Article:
Parents should take up online gaming in order to better understand the benefits and risks of the activity for their children, an online safety group has said.
Internet Matters said that despite more than three-quarters of children going online to play video games, most parents do not feel confident in dealing with issues around the subject.
It is now urging parents to play online with their children in order to improve their understanding of the environment.
New research published by the group suggests that more than half of parents (55%) worry strangers will contact their child through online gaming platforms, and over a third (38%) are unsure who their children are playing with online.
The Parenting Generation Game report also suggests that many parents acknowledge the benefits around gaming to some extent, with 62% of those asked saying they agree that playing games can help improve a child’s problem-solving skills.
With 81% of children playing online games it is now a major part of growing up online. We've create a new gaming advice hub to encourage parents to learn more about online gaming and #Pledge2Game with children to help them build good gaming habits. https://t.co/Jwevn7UnQC pic.twitter.com/BC5FpQr8Wd— Internet Matters (@IM_org) July 8, 2019
In response, the not-for-profit organisation has published a new online hub of resources for parents to provide them with information about the risks and benefits to playing video games online and encourages them to join in with their children.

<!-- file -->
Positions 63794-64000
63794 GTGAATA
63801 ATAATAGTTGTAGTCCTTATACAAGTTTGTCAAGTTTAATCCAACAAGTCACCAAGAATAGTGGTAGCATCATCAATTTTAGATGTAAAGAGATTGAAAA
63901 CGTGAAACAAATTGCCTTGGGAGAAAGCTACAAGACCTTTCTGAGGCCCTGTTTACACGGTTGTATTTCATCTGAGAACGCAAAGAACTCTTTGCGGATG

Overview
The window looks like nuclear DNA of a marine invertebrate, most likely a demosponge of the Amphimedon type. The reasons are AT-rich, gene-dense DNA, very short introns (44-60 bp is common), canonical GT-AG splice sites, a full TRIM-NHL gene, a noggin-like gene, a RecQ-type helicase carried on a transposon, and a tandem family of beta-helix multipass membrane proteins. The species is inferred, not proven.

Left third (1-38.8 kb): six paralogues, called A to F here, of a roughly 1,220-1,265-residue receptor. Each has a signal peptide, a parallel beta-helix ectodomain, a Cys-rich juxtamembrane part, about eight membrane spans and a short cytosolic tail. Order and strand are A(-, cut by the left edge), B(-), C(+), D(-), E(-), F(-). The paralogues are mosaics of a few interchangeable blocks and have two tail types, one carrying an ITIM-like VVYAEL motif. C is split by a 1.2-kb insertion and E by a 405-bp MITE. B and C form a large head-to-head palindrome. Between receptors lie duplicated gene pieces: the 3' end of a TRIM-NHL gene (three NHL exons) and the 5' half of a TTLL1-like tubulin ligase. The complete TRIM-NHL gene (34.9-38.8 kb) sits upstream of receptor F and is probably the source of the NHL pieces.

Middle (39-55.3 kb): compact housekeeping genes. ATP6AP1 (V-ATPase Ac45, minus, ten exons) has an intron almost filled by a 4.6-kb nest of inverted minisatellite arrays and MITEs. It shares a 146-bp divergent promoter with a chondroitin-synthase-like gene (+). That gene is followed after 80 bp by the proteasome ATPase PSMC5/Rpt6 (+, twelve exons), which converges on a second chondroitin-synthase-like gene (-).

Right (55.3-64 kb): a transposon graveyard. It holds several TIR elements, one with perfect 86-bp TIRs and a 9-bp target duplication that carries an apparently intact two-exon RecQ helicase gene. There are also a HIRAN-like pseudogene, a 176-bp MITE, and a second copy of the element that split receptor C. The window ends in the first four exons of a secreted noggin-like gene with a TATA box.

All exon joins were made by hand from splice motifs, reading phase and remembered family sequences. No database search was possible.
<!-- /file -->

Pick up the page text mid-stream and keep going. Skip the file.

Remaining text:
Internet Matters chief executive Carolyn Bunting said: “We know that parents who regularly get involved with their children’s activities online are better placed to lead them through some of the issues they may face.
“We’re encouraging parents to do something that may well go against their nature and have a go – get involved. With an overwhelming majority of children playing online games now, it has become part and parcel of growing up in the digital age.”
Concerns have been raised by some experts that video games can be addictive, and developers should take more responsibility to protect users – particularly younger people.
The Department for Digital, Culture, Media and Sport (DCMS) Select Committee is currently leading an inquiry into addictive technologies, including looking at video games and in particular their use of loot boxes – paid-for packs of in-game items which some fear could be used as a gateway to gambling for young people.
The new online guidance from Internet Matters includes suggestions for video games that are acceptable to be played by the whole family.
Andy Robertson, Internet Matters’ gaming expert said: “The breadth of games on offer is huge. Beyond popular games like FIFA, Fortnite and Minecraft, there are experiences that address every subject. From the lighthearted joy of speed in Alto’s Adventure, to the highs and lows of love in Florence to the heartbreaking refugee tale in Bury Me My Love.
“With the right guidance you can find games you’ll be keen to play and share with your children. By getting involved, you can help capitalise on the benefits, celebrate their online gaming successes and even make recommendations about what games they could play next.”
- Press Association